Even if your organization takes every possible precaution to protect its data, a security breach is often inevitable. What do you do if it happens? Here are some pointers for notifying those affected.
When it comes to security breaches, it's important to remember that old adage about quality vs. quantity. Data breaches aren't just about a hacker breaking into a network and stealing information. In fact, they come in all shapes and sizes:
- A data breach can occur with a lost or stolen laptop that has someone's social security number.
- A data breach can occur with a lost BlackBerry that has personal information about employees or customers.
- A data breach can occur with a fax that includes financial information that's thrown away instead of shredded.
In other words, a data breach can happen anytime an unauthorized individual has access to sensitive or private information. It's important to remember that a variety of factors can lead to this exposure.
Regardless of size, every network will experience some form of data breach at some point. And users are becoming increasingly more savvy about identity theft and sensitive to the long-term damage it can cause to their finances.
So when the inevitable data breach happens, what do you do? Establishing notification procedures in advance will help you better deal with the problem when it occurs. Planning now will help mitigate the damage from a customer/employee relationship standpoint later -- and it's the right thing to do.
When a data breach occurs, you obviously need to notify those affected. You definitely do not want to tell people that someone accessed their personal information in an e-mail. Users could easily mistake such an e-mail as a phishing attempt and delete it without reading it.
While this is the electronic age, there's a better method for delivering the bad news -- snail mail. The postal service will ensure delivery to the person -- and usually even if they've moved to another address.
Deciding how to notify people is the easy part -- deciding what should go in that notification can be a lot more tricky. First of all, describe what happened.
Don't give out information that could compromise the investigation, but do tell people in nontechnical terms how it happened as well as what information the breach exposed or lost. Tell them what your organization is doing to remedy the situation, and make sure you include contact information.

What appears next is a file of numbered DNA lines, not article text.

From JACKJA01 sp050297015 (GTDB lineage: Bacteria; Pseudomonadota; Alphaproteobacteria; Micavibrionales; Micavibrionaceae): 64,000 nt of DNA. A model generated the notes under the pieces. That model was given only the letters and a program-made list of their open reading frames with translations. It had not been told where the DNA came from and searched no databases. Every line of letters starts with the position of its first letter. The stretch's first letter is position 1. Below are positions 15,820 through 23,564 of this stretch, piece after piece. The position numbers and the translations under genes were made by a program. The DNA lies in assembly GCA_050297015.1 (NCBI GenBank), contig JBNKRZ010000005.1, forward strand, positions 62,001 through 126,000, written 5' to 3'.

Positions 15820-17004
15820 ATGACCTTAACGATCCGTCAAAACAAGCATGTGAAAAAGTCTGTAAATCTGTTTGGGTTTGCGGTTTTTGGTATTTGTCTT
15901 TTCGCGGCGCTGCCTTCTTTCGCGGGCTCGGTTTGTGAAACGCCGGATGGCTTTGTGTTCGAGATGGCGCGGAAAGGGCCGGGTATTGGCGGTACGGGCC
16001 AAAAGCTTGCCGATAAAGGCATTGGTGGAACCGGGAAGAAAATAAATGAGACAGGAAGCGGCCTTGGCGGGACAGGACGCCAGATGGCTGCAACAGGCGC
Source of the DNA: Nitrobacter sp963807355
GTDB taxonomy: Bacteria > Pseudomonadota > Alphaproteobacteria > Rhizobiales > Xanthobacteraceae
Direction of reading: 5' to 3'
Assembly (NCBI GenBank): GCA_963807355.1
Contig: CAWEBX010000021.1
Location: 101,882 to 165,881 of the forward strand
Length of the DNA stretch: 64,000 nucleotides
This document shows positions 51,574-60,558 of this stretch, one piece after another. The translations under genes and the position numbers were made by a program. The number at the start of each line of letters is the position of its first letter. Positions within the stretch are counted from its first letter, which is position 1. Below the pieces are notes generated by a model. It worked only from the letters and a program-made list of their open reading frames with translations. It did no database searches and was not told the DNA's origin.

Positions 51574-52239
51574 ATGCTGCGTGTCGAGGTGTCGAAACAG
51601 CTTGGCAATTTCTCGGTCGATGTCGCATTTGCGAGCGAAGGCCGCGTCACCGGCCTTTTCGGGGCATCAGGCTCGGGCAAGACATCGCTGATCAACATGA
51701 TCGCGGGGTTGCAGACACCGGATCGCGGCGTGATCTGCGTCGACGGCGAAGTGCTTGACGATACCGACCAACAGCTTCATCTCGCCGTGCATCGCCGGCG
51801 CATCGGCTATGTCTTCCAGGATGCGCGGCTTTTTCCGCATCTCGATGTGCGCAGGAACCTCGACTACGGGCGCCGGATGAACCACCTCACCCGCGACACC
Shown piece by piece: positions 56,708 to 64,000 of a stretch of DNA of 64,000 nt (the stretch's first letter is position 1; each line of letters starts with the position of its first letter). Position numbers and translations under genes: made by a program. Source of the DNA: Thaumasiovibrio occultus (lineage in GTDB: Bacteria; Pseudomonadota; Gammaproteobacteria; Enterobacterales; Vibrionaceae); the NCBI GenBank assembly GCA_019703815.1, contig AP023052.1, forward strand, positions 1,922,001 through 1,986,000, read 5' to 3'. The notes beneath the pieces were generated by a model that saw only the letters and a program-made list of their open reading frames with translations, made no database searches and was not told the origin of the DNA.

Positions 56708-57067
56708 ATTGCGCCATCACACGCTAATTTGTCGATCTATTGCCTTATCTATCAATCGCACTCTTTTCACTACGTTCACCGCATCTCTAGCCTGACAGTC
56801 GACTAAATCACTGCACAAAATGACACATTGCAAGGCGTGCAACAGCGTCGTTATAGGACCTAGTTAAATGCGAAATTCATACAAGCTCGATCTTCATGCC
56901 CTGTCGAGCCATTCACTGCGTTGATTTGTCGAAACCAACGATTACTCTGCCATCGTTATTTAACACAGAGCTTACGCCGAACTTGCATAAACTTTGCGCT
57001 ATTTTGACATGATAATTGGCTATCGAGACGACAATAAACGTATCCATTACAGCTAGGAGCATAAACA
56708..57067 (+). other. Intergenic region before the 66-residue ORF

If identify theft is a possibility, explain how they can try to protect themselves. Tell people how to contact the credit reporting agencies to put a fraud alert on their accounts.
In addition, the Identity Theft Resource Center is an excellent source of information. Include a link to the Web site in your correspondence, and encourage people to take active steps to protect their financial information.
If law enforcement is involved in the case, provide the contact information for the officer working the case, as well as the case report number. This is information people may need to repair credit or obtain a job if they become a victim due to the breach.
Finally, if the breach is wide enough, contact the credit reporting agencies first to determine whether identify theft is taking place as a result of the breach. If you uncover evidence of identify theft, offer some form of credit monitoring service in the notification. This could mitigate the damage done to both the individual and your company.
While your organization should take every security precaution to protect its data, a security breach is often inevitable. Too much information stored in too many places provides too much temptation.
Losing control of someone's personal, privacy, or financial information can put your company at risk in many ways. How you handle the loss after the fact will speak volumes to your employees and customers (both current and future). Developing some simple procedures before a loss occurs and implementing them when it happens can go a long way to mitigating the damage.
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